of the sort that might have to be invented if he didnít exist. And
for the Bush team, both advisers and family to different degrees,
the notion that Saddam is still standing still rankles. Some dramatic
action against Iraq, probably short of a new Gulf War but more intense
than the low-level daily overflights and occasional bombing might
seem like a good way to establish Team Dubya as a force to be reckoned
with in the world, and settle some personal scores.
seems important, therefore, to continue to remind US policymakers
that the embargo against Iraq is on the verge of disintegrating,
with grey-market goods increasingly finding their way through and
countries like France and Russia working actively for formal lifting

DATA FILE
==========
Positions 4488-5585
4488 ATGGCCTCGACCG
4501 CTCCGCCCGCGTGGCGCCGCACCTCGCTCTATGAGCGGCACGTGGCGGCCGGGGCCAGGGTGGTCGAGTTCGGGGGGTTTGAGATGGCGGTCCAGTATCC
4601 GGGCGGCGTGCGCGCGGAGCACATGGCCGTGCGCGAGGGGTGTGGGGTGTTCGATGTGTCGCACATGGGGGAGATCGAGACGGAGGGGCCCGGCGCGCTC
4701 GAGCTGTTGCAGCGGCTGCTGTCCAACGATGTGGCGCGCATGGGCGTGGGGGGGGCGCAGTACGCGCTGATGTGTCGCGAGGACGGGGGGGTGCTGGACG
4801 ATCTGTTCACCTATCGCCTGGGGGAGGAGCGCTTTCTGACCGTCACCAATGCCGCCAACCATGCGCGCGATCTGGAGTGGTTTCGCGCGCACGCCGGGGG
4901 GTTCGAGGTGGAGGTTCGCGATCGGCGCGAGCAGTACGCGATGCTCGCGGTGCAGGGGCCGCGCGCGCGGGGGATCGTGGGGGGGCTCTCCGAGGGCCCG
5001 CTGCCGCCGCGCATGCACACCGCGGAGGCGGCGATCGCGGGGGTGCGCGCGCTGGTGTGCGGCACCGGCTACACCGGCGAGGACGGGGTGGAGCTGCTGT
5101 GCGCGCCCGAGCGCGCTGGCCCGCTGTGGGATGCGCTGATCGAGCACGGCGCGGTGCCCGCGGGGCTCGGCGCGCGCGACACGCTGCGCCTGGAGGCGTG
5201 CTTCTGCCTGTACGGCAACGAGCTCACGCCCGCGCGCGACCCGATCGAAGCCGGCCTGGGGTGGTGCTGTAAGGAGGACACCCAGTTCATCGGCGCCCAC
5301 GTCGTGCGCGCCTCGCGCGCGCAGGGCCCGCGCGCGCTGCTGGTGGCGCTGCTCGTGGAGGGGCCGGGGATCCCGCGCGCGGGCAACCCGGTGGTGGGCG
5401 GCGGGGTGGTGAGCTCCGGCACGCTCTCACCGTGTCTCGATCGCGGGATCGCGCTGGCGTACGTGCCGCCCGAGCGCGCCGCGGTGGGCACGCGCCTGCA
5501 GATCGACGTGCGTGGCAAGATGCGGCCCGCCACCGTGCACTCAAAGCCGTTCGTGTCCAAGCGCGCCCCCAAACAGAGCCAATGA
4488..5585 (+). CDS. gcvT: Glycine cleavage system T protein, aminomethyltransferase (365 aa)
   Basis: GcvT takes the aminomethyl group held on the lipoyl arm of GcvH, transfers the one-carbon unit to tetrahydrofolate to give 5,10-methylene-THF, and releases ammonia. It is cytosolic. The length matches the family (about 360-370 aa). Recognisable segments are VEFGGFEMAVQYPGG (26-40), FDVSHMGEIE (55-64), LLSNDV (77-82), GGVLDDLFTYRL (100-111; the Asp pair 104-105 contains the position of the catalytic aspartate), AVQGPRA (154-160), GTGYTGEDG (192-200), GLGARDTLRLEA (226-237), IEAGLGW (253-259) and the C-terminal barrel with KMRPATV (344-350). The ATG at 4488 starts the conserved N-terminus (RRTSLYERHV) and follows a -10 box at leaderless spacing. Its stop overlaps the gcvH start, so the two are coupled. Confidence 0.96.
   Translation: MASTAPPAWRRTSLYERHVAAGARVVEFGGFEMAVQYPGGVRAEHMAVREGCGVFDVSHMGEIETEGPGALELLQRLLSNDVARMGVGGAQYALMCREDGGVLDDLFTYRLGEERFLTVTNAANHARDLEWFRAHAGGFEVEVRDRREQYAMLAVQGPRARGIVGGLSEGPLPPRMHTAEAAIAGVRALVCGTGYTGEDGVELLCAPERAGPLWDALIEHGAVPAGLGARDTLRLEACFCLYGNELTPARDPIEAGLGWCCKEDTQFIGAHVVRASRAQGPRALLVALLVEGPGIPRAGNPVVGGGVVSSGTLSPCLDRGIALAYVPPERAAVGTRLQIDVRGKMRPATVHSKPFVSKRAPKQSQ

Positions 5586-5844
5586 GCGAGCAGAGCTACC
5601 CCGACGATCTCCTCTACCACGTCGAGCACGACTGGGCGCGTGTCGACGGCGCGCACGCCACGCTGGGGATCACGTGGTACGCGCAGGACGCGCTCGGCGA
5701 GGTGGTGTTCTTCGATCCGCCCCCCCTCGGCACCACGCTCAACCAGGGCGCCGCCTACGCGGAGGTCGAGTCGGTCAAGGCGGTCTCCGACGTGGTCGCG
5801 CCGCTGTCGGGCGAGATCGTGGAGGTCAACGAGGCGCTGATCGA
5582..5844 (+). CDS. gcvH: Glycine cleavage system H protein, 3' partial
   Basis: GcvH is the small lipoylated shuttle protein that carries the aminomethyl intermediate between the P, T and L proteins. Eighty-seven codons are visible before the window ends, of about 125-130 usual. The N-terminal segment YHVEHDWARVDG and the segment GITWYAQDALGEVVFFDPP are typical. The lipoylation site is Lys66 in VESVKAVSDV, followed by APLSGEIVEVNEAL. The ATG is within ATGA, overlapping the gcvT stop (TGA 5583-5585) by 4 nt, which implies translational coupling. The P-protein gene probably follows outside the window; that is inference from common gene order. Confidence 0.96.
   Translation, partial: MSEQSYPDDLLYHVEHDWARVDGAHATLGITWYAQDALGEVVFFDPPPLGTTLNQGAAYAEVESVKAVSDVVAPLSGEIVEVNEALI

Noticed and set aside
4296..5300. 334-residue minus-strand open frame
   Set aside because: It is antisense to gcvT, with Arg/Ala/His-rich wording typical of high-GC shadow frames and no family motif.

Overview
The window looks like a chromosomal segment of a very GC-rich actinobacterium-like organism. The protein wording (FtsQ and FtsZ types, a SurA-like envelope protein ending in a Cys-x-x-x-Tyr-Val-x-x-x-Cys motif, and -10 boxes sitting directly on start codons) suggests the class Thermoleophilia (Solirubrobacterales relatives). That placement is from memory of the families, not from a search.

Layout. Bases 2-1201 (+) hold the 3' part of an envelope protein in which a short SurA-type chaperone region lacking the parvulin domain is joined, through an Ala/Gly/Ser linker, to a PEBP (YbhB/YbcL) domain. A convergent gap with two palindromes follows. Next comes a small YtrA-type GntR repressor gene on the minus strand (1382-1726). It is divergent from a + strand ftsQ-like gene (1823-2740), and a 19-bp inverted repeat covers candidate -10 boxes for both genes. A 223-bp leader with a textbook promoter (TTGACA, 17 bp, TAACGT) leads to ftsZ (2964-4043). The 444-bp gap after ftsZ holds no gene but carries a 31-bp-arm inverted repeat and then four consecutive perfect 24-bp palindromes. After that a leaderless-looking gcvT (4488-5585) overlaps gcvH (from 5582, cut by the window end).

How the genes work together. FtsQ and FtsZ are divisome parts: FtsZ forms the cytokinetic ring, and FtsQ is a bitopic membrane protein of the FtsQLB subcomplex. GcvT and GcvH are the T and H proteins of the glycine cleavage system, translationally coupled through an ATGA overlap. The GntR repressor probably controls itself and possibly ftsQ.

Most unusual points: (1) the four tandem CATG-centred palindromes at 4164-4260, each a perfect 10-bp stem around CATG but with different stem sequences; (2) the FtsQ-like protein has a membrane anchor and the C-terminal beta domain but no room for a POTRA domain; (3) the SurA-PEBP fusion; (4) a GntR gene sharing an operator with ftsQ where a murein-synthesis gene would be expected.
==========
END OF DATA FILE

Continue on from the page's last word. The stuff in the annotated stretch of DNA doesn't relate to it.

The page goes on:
of the embargo. Among the questions to be raised in that context
are whether it is more important to maintain decent relations with
major powers like Russia than to punish a brutal but minor dictator.
It will also be important to emphasize arguments against embargoes
and sanctions in general, especially those that point out the relative
ineffectiveness of economic sanctions.
Cheney, while in the private sector (working for a company that
profited from oil commerce, to be sure), contributed to a Cato Institute
seminar on sanctions, arguing a bit more than a year ago that it
was time to rethink sanctions against Iraq. He might or might not
agree when in power in government, but those words should be resurrected
and repeated as often as possible.
proponents of a less aggressive US foreign policy are smart, questioning
sanctions will not be simply a way to avert action against Saddam
and Iraq, but woven into a larger fabric of questioning US commitments
overseas. Part of the reason military morale is low, for example,